OULU (Finland) • No one would confuse this frigid corner of northern Finland with Silicon Valley. Notched in low pine forests just 160km below the Arctic Circle, Oulu seems more likely to achieve dominance at herding reindeer than at nurturing tech start-ups.
But this city has roots as a hub for wireless communications and keen aspirations in innovation. It also has thousands of skilled engineers in need of work.
Many were laid off by Nokia, the Finnish company once synonymous with mobile telephones and more recently, at risk of fading into oblivion.
While entrepreneurs are eager to put these people to work, the rules of Finland's generous social safety net effectively discourage this. Jobless people generally cannot earn additional income while collecting unemployment benefits or they risk losing that assistance.
For laid-off workers from Nokia, simply collecting a guaranteed unemployment payment often presents a better financial proposition than taking a leap with a start-up in Finland, where a shaky technology industry is trying to find its footing again.
Now, the Finnish government is exploring how to change that calculus, initiating an experiment in a form of social welfare: universal basic income.
QUEST FOR ANSWERS
Some people think basic income will solve every problem under the sun, and some people think it's from the hand of Satan and will destroy our work ethic... I'm hoping we can create some knowledge on this issue.
MR OLLI KANGAS, who oversees research at Kela, a Finnish government agency that administers social welfare programmes.
Early next year, the government plans to randomly select roughly 2,000 unemployed people - from white-collar coders to blue-collar construction workers. It will give them benefits automatically, absent bureaucratic hassle and minus penalties for amassing extra income. The government is eager to see what happens next.
Will more people pursue jobs or start businesses? How many will stop working and squander their money on vodka? Will those liberated from the time-sucking entanglements of the unemployment system use their freedom to gain education, setting themselves up for promising new careers?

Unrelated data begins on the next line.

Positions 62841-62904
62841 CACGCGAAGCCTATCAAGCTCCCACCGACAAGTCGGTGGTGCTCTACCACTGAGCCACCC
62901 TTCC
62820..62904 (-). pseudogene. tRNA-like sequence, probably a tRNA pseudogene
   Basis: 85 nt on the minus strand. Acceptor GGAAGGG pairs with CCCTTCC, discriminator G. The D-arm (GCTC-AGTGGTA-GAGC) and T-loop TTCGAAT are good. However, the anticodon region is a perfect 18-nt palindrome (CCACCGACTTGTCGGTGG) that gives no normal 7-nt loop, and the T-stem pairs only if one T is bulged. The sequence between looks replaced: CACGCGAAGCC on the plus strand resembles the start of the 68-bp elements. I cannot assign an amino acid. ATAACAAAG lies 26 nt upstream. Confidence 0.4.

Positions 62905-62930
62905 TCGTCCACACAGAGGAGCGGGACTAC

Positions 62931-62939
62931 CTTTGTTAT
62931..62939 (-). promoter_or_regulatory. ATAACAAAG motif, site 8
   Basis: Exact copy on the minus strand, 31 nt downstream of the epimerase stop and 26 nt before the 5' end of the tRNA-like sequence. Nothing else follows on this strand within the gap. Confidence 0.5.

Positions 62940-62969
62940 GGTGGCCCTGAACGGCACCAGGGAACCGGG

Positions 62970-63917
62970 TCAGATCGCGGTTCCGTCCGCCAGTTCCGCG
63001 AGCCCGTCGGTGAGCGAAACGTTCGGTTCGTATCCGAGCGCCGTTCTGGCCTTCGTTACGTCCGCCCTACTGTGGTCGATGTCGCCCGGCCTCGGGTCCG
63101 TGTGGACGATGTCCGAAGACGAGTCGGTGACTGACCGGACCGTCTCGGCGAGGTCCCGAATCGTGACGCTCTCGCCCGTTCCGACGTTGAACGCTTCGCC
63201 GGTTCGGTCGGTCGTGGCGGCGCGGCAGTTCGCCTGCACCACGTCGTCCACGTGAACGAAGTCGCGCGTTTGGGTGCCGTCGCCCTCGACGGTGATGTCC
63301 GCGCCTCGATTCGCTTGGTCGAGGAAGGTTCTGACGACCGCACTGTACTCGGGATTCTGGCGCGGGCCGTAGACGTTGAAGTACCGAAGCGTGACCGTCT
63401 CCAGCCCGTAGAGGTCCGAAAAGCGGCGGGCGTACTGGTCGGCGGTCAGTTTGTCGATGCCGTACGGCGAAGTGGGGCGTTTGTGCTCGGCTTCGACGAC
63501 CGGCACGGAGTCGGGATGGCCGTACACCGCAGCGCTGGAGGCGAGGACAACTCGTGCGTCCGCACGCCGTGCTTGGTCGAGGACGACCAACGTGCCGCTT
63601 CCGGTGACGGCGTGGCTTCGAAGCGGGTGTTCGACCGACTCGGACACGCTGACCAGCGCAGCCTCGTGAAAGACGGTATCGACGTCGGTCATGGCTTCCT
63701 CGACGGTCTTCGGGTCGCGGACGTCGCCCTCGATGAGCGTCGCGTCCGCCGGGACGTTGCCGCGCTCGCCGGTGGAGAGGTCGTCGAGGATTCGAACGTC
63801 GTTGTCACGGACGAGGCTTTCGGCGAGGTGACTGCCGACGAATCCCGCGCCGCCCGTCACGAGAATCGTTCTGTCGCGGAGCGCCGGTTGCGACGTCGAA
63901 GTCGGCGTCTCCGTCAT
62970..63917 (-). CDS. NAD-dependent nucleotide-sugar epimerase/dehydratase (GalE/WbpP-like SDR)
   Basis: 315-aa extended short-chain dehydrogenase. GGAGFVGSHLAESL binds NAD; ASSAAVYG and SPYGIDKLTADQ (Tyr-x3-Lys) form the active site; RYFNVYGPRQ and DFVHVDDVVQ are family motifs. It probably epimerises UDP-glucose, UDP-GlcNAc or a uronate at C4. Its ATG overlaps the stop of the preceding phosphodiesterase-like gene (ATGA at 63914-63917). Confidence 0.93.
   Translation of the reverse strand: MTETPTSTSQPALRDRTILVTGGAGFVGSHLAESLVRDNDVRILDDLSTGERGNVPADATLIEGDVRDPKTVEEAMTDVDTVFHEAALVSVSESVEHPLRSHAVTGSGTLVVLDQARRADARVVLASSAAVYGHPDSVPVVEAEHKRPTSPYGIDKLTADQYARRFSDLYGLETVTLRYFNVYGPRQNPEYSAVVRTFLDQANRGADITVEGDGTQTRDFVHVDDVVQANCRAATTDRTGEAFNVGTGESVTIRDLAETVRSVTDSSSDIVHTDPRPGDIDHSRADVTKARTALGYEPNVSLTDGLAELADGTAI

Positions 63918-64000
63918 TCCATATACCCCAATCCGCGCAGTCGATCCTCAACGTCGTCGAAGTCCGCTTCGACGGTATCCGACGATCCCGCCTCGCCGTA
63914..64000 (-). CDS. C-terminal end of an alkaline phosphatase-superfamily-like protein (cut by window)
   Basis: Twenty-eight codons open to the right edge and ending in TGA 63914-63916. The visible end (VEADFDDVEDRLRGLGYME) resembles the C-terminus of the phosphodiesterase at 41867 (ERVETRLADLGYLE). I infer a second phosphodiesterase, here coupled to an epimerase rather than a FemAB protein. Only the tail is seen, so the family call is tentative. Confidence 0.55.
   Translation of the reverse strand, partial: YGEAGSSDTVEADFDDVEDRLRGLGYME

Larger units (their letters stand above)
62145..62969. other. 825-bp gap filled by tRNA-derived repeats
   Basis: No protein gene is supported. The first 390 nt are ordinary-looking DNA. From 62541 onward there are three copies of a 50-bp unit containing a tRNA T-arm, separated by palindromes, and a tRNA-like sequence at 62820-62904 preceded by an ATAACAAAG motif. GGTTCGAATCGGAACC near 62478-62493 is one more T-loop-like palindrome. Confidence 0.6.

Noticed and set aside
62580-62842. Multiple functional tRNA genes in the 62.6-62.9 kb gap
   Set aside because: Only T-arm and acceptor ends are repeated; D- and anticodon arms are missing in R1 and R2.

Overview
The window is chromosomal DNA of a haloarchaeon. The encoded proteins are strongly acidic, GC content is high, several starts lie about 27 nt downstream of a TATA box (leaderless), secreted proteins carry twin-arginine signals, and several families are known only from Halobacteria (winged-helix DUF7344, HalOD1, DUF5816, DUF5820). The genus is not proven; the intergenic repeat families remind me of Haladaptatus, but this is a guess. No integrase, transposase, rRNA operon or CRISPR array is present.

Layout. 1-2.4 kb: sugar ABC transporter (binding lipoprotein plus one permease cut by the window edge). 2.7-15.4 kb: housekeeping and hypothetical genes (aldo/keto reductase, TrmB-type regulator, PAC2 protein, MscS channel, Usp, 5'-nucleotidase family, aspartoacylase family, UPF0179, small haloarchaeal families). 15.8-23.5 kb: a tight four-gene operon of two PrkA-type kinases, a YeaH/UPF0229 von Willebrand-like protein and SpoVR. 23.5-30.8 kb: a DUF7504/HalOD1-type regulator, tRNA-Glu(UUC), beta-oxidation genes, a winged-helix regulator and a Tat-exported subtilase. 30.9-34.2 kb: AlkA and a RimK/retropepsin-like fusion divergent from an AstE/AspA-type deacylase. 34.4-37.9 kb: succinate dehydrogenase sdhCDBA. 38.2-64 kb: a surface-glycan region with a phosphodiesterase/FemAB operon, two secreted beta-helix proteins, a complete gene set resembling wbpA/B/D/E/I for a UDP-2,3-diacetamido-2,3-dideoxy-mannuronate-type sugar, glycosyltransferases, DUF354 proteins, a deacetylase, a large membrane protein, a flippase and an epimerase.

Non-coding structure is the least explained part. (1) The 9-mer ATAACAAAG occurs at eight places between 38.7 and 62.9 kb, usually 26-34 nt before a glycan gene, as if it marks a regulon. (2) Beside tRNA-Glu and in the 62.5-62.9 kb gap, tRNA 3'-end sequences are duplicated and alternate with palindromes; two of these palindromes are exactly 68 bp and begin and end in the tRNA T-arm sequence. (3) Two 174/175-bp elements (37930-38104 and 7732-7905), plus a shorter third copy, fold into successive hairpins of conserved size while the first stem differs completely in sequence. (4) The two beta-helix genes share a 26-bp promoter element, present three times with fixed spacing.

These areas of inquiry extend beyond economic policy, into the realm of human nature. The answers - to be determined over a two-year trial - could shape social welfare policy far beyond Nordic terrain.
In communities around the world, officials are exploring basic income as a way to lessen the vulnerabilities of working people exposed to the vagaries of global trade and automation.
"Some people think basic income will solve every problem under the sun, and some people think it's from the hand of Satan and will destroy our work ethic," said Mr Olli Kangas, who oversees research at Kela, a Finnish government agency that administers many social welfare programmes. "I'm hoping we can create some knowledge on this issue."
Over the past decade, Finland's economy has not grown at all. For workers, the shock has been cushioned by a comprehensive social welfare system.
In the five years after suffering a job loss, a Finnish family of four that is eligible for housing assistance receives average benefits equal to 73 per cent of previous wages, according to data from the Organisation for Economic Cooperation and Development. That is nearly triple the level in the US.
But the social safety net also appears to be impeding the reinvigoration of the economy by discouraging unemployed people from working part-time.
Ms Jaana Matila, 29, has three degrees in computing and intense aspirations to forge a career in the Oulu technology scene. She would like to do more freelance work, but is afraid of derailing her unemployment benefits. She lost her benefits for a month this year when she failed to secure a receipt for giving some swimming lessons.
"I had to ask my boyfriend: 'Can you give me some monthly money so I can buy some food?'" she said. "It's really frustrating."